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[ahr-gyuh-muh nt] /ˈɑr gyə mənt/
an oral disagreement; verbal opposition; contention; altercation:
a violent argument.
a discussion involving differing points of view; debate:
They were deeply involved in an argument about inflation.
a process of reasoning; series of reasons:
I couldn't follow his argument.
a statement, reason, or fact for or against a point:
This is a strong argument in favor of her theory.
an address or composition intended to convince or persuade; persuasive discourse.
subject matter; theme:
The central argument of his paper was presented clearly.
an abstract or summary of the major points in a work of prose or poetry, or of sections of such a work.
  1. an independent variable of a function.
  2. Also called amplitude. the angle made by a given vector with the reference axis.
  3. the angle corresponding to a point representing a given complex number in polar coordinates.
Computers. a variable in a program, to which a value will be assigned when the program is run: often given in parentheses following a function name and used to calculate the function.
  1. evidence or proof.
  2. a matter of contention.
Origin of argument
1325-75; Middle English (< Old French) < Latin argūmentum. See argue, -ment
Related forms
reargument, noun
1. Argument, controversy, dispute imply the expression of opinions for and against some idea. An argument usually arises from a disagreement between two persons, each of whom advances facts supporting his or her own point of view. A controversy or a dispute may involve two or more persons. A dispute is an oral contention, usually brief, and often of a heated, angry, or undignified character: a violent dispute over a purchase. A controversy is an oral or written expression of contrary opinions, and may be dignified and of some duration: a political controversy. Unabridged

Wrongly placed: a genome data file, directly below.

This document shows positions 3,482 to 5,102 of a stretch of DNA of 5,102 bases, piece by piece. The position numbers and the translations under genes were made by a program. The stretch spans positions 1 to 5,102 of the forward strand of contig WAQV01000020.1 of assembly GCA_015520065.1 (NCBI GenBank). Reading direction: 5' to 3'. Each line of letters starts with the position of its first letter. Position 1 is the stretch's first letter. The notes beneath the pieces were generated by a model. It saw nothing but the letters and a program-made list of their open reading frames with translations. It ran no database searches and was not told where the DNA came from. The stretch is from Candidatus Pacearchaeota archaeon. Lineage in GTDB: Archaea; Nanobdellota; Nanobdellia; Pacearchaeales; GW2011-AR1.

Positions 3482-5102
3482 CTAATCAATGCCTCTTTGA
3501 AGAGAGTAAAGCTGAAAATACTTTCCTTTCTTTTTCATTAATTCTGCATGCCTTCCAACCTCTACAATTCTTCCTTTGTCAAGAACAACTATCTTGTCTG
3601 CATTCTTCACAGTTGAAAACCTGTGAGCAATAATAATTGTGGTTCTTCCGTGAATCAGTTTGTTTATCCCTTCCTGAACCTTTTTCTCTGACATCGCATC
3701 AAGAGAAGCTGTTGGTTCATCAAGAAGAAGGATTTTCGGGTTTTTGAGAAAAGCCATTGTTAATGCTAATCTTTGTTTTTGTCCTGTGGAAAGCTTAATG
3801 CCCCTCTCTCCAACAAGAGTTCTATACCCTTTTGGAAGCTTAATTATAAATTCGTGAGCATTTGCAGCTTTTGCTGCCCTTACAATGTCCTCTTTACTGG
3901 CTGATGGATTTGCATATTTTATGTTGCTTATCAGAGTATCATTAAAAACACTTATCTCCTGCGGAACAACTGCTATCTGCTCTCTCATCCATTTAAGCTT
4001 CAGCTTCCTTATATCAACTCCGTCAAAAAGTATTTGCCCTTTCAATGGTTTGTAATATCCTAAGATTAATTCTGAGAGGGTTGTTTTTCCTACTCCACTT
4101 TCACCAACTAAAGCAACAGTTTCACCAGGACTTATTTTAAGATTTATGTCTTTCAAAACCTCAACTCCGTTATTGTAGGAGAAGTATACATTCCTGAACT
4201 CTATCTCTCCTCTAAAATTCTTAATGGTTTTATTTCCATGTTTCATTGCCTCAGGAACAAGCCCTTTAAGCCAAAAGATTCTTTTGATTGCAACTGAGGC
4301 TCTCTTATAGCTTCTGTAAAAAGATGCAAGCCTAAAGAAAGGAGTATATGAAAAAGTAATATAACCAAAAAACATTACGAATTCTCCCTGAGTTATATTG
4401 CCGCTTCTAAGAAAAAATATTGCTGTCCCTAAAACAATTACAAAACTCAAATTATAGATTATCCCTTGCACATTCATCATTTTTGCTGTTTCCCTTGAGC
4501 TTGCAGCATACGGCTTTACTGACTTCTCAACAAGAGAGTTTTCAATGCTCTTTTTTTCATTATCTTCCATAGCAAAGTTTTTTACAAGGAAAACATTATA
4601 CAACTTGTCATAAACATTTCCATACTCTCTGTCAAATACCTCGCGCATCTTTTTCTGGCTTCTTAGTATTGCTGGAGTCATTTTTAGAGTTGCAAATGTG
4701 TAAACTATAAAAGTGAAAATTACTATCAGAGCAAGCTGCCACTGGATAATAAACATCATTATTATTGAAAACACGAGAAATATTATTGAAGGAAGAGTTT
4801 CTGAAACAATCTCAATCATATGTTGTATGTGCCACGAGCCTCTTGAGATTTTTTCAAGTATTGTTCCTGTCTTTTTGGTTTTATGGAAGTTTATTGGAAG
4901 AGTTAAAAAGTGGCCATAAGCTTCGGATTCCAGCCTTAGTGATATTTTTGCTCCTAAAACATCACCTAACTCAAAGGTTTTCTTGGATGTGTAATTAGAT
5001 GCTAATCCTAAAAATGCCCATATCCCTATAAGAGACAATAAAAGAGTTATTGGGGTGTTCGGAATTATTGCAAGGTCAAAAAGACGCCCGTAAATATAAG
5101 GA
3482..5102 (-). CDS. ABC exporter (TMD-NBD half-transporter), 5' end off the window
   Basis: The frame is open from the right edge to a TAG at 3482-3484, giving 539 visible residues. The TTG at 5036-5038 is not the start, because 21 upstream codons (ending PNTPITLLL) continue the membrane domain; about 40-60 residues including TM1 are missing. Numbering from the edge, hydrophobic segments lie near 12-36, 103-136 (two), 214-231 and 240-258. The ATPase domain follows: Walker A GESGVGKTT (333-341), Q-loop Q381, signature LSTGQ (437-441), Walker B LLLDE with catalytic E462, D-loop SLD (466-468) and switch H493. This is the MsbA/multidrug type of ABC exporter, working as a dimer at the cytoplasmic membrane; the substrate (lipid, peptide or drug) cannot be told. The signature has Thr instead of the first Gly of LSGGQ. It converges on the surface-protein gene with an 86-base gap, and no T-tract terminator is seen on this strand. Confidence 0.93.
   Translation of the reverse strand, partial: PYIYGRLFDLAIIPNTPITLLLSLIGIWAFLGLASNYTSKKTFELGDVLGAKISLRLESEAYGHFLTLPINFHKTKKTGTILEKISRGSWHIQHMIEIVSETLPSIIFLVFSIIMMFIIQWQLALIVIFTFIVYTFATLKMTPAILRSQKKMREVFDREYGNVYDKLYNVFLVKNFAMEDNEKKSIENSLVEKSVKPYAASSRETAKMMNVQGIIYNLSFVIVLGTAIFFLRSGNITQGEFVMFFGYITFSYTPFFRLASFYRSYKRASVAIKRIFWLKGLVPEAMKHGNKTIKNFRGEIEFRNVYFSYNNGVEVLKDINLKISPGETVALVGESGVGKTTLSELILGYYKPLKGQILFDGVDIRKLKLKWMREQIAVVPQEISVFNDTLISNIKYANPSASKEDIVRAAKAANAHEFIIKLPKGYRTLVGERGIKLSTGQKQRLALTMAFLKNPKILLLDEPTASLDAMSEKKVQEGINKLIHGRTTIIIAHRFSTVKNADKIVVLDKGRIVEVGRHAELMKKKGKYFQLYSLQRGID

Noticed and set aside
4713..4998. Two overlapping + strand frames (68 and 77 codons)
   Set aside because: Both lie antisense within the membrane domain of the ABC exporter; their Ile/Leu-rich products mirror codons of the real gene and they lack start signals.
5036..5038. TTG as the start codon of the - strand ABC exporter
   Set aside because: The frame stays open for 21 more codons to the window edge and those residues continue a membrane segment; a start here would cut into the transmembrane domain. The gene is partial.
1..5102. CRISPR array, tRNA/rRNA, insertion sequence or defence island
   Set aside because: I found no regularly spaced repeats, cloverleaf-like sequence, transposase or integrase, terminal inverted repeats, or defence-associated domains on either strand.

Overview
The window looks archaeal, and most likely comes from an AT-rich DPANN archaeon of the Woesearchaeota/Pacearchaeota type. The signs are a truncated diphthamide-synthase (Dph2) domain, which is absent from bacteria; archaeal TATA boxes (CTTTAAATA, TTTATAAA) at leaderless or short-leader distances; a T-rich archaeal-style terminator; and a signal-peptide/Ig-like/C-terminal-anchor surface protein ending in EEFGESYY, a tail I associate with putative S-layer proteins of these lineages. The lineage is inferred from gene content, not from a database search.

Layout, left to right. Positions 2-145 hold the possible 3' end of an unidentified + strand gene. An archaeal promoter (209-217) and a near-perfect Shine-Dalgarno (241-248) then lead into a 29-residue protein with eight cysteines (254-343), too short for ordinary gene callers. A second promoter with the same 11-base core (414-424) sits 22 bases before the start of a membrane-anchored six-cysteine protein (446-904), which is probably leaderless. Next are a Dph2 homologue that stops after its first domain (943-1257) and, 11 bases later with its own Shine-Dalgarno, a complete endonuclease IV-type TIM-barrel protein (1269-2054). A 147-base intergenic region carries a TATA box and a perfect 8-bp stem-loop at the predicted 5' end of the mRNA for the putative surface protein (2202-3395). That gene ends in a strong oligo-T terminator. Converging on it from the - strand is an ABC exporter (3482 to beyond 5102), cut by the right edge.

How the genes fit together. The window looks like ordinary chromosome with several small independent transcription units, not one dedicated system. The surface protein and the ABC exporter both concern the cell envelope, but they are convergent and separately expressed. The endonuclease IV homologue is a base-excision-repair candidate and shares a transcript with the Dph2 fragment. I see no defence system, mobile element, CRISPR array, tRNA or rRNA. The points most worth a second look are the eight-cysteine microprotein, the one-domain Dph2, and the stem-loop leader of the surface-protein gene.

Based on the Random House Dictionary, © Random House, Inc. 2015.
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British Dictionary definitions for arguments


a quarrel; altercation
a discussion in which reasons are put forward in support of and against a proposition, proposal, or case; debate: the argument on birth control will never be concluded
(sometimes pl) a point or series of reasons presented to support or oppose a proposition
a summary of the plot or subject of a book, etc
  1. a process of deductive or inductive reasoning that purports to show its conclusion to be true
  2. formally, a sequence of statements one of which is the conclusion and the remainder the premises
(logic) an obsolete name for the middle term of a syllogism
  1. an element to which an operation, function, predicate, etc, applies, esp the independent variable of a function
  2. the amplitude of a complex number
Collins English Dictionary - Complete & Unabridged 2012 Digital Edition
© William Collins Sons & Co. Ltd. 1979, 1986 © HarperCollins
Publishers 1998, 2000, 2003, 2005, 2006, 2007, 2009, 2012
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Word Origin and History for arguments



early 14c., "statements and reasoning in support of a proposition," from Old French arguement "reasoning, opinion; accusation, charge" (13c.), from Latin argumentum "evidence, ground, support, proof; a logical argument," from arguere "to argue" (see argue). Sense passed through "subject of contention" to "a quarrel," a sense formerly attached to argumentation.

Online Etymology Dictionary, © 2010 Douglas Harper
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Idioms and Phrases with arguments


see under pick a quarrel
The American Heritage® Idioms Dictionary
Copyright © 2002, 2001, 1995 by Houghton Mifflin Company. Published by Houghton Mifflin Company.
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